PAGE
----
Legacy and Message of Author Christine Piper in ‘After Darkness’

For Year 12 Mainstream English Students studying the VCE Curriculum ‘After Darkness’ by Christine Piper, these resources are useful as revision of ‘Legacy and Message of Author’ which is critical for you to include in analytical essays.

After Darkness by Christine Piper.

‘Historical Amnesia’

The two nations that figure in Piper’s novel, Japan and Australia, were enemies in WWII, yet the ‘war’ is merely a backdrop to the narrative’s ideas.  Piper interrogates two cases of ‘historical amnesia’.  In Japan, a national reluctance to acknowledge and investigate the cruel testing on live humans of biological weapons by its Army Medical College in China in the 1930’s.  In Australia, a silence about internment of ‘enemy aliens’.


When dark things have been done in the name of any nation, there is a national decision or choice to be made, either to acknowledge the wrong and reconcile with the victims, a form of atonement or contrition [remorse] that is likely to ‘release’ perpetrators from their sense of guilt.  Or to keep silent and pretend that the immoral or unethical actions did not happen.  In Germany after WWII there were the Nuremberg trials and a long process of acknowledging the nation’s dark history.  However, in Japan there were no such trials, and authorities have been reluctant to acknowledge atrocities.  The contradiction between Japanese memory of wartime past is a struggle between forgetting and remembrance, tradition and progression.  

National Identity, memory, forgetting merge with individual identity and belonging

The novel questions national identity, memory and forgetting that merge with questions about individual identity and belonging.  Piper suggests that this conflicted Japanese war memory is personified in Dr Ibaraki, whose psychological struggle with his conscience, his sense of duty and his memories about his time at the Laboratory in Tokyo echoes Japan’s wider struggle to reconcile its three wartime identities of atomic bomb victim, protector of Asia and cruel aggressor.

National pride and national self-respect

The larger idea here is that there is a difference between national pride and national self-respect.  A self-respecting nation can acknowledge cruelty and violence perpetrated in its name, whereas an overdeveloped sense of national identity, national pride taken to extremes of insensitivity, indifference and sometimes contempt for the rights of the people of other states and nations, can generate, intensify and prolong deadly conflict.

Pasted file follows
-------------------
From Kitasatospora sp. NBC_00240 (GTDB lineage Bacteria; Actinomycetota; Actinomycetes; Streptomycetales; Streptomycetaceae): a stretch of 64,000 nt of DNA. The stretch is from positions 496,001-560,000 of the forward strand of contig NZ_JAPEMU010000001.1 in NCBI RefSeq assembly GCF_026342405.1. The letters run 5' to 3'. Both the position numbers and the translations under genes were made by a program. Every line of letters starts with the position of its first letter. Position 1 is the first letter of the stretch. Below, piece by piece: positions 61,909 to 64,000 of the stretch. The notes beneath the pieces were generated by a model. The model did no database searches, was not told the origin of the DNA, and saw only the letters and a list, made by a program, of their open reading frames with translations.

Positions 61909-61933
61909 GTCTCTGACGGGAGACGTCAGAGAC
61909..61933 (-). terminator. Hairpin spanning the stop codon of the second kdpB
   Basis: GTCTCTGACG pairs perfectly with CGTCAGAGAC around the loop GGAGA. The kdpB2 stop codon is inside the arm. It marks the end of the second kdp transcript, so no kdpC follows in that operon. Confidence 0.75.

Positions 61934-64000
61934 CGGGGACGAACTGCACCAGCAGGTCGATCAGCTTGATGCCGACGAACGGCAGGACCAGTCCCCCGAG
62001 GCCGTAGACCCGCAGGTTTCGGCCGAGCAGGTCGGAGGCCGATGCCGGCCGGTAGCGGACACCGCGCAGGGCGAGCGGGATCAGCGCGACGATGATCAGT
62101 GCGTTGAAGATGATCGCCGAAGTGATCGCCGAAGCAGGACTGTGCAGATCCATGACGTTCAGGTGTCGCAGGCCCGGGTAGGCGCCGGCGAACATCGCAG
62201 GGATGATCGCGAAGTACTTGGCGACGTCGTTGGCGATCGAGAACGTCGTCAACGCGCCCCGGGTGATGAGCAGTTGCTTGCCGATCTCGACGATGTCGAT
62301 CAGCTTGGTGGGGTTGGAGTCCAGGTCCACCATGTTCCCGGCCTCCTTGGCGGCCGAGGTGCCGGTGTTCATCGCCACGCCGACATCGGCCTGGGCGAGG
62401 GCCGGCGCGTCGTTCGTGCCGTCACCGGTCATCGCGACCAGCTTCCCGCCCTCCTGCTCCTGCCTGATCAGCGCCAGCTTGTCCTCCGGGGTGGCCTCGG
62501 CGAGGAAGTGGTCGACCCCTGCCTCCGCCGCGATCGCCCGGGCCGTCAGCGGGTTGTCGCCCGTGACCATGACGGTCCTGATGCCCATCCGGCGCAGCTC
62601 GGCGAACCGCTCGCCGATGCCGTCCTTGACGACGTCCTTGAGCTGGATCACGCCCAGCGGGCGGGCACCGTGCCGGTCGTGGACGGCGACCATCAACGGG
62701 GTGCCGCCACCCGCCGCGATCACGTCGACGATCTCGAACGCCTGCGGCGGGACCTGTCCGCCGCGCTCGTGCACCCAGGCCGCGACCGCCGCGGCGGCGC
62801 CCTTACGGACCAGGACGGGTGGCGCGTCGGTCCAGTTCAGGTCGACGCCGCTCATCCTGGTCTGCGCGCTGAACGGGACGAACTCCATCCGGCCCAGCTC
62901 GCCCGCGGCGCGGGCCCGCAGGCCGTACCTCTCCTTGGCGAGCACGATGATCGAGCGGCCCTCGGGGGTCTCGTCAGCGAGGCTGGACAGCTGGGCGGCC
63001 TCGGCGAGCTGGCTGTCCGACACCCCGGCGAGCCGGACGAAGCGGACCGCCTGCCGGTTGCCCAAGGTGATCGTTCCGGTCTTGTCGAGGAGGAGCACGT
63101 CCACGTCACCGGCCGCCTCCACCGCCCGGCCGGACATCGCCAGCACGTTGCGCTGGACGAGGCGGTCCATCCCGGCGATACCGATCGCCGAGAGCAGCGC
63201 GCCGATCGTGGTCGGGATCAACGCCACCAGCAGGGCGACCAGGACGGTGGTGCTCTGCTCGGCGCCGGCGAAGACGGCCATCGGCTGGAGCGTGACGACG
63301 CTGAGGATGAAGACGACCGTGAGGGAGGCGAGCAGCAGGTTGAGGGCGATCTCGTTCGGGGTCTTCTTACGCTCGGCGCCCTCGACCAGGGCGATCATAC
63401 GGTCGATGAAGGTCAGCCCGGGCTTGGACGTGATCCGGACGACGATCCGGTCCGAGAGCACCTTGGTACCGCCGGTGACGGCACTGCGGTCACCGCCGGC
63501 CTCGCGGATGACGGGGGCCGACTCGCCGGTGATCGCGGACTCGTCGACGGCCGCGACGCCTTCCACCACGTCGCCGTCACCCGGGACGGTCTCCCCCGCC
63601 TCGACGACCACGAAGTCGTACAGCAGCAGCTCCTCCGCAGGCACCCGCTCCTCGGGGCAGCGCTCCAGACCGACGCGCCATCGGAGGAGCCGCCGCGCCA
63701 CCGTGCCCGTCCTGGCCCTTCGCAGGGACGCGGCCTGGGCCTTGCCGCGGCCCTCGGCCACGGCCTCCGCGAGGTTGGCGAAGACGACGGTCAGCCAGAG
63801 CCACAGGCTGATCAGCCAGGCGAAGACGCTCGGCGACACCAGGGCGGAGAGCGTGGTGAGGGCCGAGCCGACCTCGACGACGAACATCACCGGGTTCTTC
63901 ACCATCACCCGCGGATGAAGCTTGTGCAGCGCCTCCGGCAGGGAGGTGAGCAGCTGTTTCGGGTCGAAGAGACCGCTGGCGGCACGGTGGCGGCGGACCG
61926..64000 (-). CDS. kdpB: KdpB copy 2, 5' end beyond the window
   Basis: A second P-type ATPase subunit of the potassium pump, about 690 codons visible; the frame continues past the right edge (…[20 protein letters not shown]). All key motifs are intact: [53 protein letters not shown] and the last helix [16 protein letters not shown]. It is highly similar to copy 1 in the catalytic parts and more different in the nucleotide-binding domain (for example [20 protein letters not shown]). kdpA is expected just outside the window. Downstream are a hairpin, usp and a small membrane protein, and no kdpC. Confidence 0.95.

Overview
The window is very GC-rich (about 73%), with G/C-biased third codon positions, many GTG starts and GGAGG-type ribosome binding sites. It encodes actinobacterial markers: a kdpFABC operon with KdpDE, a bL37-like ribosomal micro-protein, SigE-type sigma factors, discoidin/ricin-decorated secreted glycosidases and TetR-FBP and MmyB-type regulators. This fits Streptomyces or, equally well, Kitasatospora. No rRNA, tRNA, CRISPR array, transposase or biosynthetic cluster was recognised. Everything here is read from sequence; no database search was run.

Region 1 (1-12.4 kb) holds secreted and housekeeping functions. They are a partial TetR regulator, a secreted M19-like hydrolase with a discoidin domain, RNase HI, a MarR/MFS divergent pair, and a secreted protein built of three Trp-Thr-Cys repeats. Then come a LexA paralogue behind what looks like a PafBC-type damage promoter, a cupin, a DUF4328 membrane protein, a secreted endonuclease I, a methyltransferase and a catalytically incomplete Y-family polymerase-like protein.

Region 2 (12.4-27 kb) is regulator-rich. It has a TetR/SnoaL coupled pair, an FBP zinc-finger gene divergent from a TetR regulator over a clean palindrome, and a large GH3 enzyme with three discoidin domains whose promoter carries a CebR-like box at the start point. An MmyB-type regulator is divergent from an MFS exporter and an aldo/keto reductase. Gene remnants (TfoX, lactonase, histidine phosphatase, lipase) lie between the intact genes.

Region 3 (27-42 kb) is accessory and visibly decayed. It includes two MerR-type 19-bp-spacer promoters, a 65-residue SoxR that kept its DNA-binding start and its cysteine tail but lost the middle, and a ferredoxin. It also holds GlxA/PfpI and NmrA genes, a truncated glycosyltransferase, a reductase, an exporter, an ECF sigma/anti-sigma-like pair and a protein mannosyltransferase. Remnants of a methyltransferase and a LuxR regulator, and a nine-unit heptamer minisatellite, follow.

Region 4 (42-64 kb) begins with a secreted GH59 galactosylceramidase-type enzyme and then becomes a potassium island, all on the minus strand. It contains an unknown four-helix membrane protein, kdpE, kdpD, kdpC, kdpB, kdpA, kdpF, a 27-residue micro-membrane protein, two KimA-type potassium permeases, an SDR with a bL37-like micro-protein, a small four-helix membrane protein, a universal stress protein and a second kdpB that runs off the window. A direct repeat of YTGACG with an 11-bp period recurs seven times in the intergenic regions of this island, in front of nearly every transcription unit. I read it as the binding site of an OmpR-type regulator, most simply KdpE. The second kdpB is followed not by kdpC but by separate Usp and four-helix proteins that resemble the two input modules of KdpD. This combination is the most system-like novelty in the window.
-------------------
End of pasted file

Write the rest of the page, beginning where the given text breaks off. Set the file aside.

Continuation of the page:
Coercive notions of conformity, discretion & secrecy

Piper shows how coercive notions of conformity, discretion and secrecy can intensify and prolong conflict and cruelty, and how these can lead to shame and guilt for the perpetrators and rebellion or depression for the victims.  Piper explores, how the bones of Shinjuku are still silent, waiting to reveal their truth.  By not investigating the bones by Japanese authorities, is a failure to confront the truth about Japanese history, a denial of the past, a pretence, whereas investigating the bones is an act of coming to terms with the nation’s past, and an act of contrition and honesty.

Conflict of culture between personal feelings and public façade

Piper outlines in her novel the conflict between personal feelings (hone) and public façade (tatemae) which can lead to people being so restrained, reserved and discreet, that they do not have the courage and personal agency to speak up against corrupt superiors, nor to reconcile and forgive.  We see this contrast between the Japanese character of Dr Ibaraki who is exhorted [urged] by his superiors in Tokyo to be discreet and to take the secret of the Laboratory “to the grave” so he keeps his inner feelings to himself throughout his time and aims not to bring shame upon his family.  But the character of Johnny Chang, a half-caste Australian/Japanese, is a personable character ready to stand up for himself and his mates, with an assertiveness like rebellion, but he is honest and openly challenges the power, corruption and cruelty he sees in wartime Australia and at Loveday.

Piper’s play of light and darkness & the title

Piper’s descriptions of the light and darkness of Australian landscapes convey to the reader her ideas about the moral dilemmas that challenge both nation and individual.  Australia’s silence about incarcerating people can be seen in the dead trees “I glimpsed the contours of a wide river, its surface glittering white.  Dead trees haunted its edges, their limbs stretching skywards, as if begging for forgiveness (p.3).  She also describes the threat of Japan’s moral compromise in “a thick bank of clouds” as an overcast day throws “sombre light on … Kimura’s face” (p.120). 

The novel’s title seems to pose the question: What comes after the darkness?  Piper implies that the light of truth, honesty, openness, reconciliation and forgiveness comes after the darkness.  That to journey from one to the other, we must remember rather than forget, and share ourselves with others rather than withhold ourselves in secrecy or silence.

All Resources created by englishtutorlessons.com.au Online Tutoring using Zoom for Mainstream English Students in the Victorian Curriculum

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